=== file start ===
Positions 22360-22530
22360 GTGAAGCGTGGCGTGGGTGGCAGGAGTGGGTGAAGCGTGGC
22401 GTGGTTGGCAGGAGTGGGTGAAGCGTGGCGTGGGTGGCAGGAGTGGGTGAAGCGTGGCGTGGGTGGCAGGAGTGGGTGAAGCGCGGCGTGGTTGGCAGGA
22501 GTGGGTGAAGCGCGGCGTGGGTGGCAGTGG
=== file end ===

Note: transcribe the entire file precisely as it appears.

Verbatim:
Positions 22360-22530
22360 GTGAAGCGTGGCGTGGGTGGCAGGAGTGGGTGAAGCGTGGC
22401 GTGGTTGGCAGGAGTGGGTGAAGCGTGGCGTGGGTGGCAGGAGTGGGTGAAGCGTGGCGTGGGTGGCAGGAGTGGGTGAAGCGCGGCGTGGTTGGCAGGA
22501 GTGGGTGAAGCGCGGCGTGGGTGGCAGTGG